cj#254> re: Bush, Thatcher & Gulf Adventure


Richard Moore

> Sender: LECLERC YVES <•••@••.•••>
> Just one small point: About Saddam's being drawn into a trap, you mustn't
> forget Margaret Thatcher's role in this. She is almost certainly the one
> who convinced Bush to take the hard line...
> So I'm not sure there was a "trap Saddam" plot... more likely opportunists
> taking advantage of the occasion after the fact. The plot came later, with
> the manoeuvres to draw some Arab countries and most of Europe into the
> U.S.-British alliance, through various threats and promises (e.g. the U.N.
> leadership to an Egyptian, and the menace of taking away France's
> permanent seat at the Security Council to give it to Germany).

This analysis ignores the fact that the U.S. State Department responded
with a "go-ahead" signal to Saddam, _prior_ to the invasion.  Such signals
are common, and typically the U.S. stands behind them (albeit covertly), as
we've seen with Israel's invasion of Lebanon, Turkey's invasion of Iraq,
and most recently with Croatia's invasion of Krajina.  The signal was
undoubtedly central to Iraq's decision to invade.

Contrary to the circus hearings later -- when the State Department tried to
claim it "didn't think Saddam was serious" -- the U.S. had very good
intelligence on Iraq & Saddam.  The signal was not a slip up.

White House rhetoric at the time of such signals must be seen as PR, and
not confused with the political transaction being undertaken.  When Israel
invaded Lebanon, there were screeches of protest from the White House
(necessary to mollify Arab "allies"), but the U.S. fleet nonetheless
carried out its mission of pinning Russia and Syria, and Israel suffered no
serious sanctions by the U.S.  Actions speak louder than words.

So when Iraq invaded Kuwait, I think it is clear that it was a set up.  The
interpretation of the plan behind the set up is not so straightforward, and
that's why the NWO article is as long as it is.

As an American observing U.S. foreign policy, I perceived the sequence of
U.S. neo-blitzkrieg endeavors -- Grenada, Panama, Iraq -- as a clear
pattern.  Each was a bigger version of the previous, extending the mission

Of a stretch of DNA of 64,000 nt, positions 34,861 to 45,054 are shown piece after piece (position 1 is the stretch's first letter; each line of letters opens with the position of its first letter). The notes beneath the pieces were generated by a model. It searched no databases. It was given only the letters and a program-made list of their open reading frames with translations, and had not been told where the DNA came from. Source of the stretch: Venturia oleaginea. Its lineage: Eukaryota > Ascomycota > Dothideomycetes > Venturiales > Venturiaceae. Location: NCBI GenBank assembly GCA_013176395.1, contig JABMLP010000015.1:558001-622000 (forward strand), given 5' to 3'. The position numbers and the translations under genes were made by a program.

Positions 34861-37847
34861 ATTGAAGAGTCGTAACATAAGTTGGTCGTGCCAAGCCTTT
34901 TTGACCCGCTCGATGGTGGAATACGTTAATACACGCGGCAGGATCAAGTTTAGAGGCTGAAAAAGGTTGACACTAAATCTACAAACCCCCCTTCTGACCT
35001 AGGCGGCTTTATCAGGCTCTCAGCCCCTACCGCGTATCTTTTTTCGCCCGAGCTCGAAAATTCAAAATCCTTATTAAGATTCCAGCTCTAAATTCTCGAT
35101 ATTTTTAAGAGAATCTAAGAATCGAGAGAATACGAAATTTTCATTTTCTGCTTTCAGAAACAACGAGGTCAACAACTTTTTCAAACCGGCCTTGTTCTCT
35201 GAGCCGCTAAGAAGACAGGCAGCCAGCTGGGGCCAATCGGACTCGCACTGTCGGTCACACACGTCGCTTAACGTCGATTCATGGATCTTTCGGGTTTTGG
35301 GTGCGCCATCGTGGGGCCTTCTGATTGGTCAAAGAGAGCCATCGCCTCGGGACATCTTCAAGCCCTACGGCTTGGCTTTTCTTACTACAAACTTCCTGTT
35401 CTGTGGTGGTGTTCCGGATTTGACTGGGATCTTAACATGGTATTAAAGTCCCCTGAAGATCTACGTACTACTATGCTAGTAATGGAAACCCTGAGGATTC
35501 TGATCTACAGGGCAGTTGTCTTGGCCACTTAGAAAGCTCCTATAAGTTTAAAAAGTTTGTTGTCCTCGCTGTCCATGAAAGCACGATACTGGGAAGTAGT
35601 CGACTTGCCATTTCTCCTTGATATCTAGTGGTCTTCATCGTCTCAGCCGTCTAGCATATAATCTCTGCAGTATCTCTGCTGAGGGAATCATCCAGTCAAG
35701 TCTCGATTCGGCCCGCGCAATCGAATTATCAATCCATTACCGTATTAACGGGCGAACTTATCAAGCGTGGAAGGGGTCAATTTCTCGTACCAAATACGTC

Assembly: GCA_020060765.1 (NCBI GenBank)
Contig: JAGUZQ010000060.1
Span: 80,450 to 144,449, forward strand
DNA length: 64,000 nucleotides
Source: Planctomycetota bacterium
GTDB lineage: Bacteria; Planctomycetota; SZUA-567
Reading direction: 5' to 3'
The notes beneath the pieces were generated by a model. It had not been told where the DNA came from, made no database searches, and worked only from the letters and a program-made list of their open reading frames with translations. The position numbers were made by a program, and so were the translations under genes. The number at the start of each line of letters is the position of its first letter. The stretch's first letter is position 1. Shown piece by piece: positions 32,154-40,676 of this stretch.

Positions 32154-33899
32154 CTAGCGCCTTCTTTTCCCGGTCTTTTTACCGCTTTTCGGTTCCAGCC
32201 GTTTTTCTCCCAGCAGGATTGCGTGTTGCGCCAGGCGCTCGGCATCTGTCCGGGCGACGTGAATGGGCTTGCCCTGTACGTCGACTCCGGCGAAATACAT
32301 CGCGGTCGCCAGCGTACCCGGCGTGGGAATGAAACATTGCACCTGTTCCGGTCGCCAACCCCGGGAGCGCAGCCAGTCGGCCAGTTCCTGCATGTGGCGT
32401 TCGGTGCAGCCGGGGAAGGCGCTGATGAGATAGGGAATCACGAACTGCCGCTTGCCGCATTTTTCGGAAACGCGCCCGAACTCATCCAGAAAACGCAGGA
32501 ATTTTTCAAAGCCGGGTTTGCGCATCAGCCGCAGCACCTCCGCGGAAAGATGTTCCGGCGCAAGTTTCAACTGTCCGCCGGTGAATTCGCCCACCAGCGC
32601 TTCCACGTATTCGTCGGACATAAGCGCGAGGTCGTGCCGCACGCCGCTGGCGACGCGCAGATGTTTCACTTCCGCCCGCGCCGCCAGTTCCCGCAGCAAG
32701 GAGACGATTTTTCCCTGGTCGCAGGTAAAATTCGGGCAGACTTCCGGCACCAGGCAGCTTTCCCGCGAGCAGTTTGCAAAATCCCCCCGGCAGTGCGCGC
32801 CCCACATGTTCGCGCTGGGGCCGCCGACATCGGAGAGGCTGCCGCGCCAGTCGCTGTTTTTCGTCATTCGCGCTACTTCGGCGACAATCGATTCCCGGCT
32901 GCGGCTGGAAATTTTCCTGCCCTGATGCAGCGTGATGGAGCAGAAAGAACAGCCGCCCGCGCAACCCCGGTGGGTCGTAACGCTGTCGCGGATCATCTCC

in some clear way.  They were Reagan-Bush's answer to the "Vietnam
Syndrome" -- how to get the U.S. back into gunboat diplomacy without
stirring up an anti-war movement.

Grenada had the null-journalism and blitzkrieg-speed, but was a miniscule
operation, almost a laboratory experiment.  Panama scaled up to an
operational field test, and expanded the propaganda extravaganza, but
stayed within the traditional scope of unilateral, Monroe-Doctrine

In the case of the Gulf "War", the new element was mainly the
internationalization itself.  The propaganda and operation were simply a
scale-up from Panama.  The emphasis on U.N. approval, enlistment of allies,
and the attempt to get reimbursements from Japan and Germany -- these were
new, and these were directly related to Bush's use of the term "New World

The U.S. could not have succeeded in this internationalization campaign if
it came out and said: "I tricked Saddam into invading, and now I'm going to
kick his ass!"  So Bush had to act shocked by the invasion of Kuwait, and
begin recruiting support.  If George managed to give Margaret the
impression she came up with the idea of invading Iraq, that would have been
first-rate promotional behavior.  More likely, that was a spin that helped
them both: it let Margaret look like a world-shaker; it helped Bush
camoflage the U.S. scheme; it began a familiar coalition-building pattern.

 Posted by Richard K. Moore (•••@••.•••) Wexford, Ireland (USA citizen)
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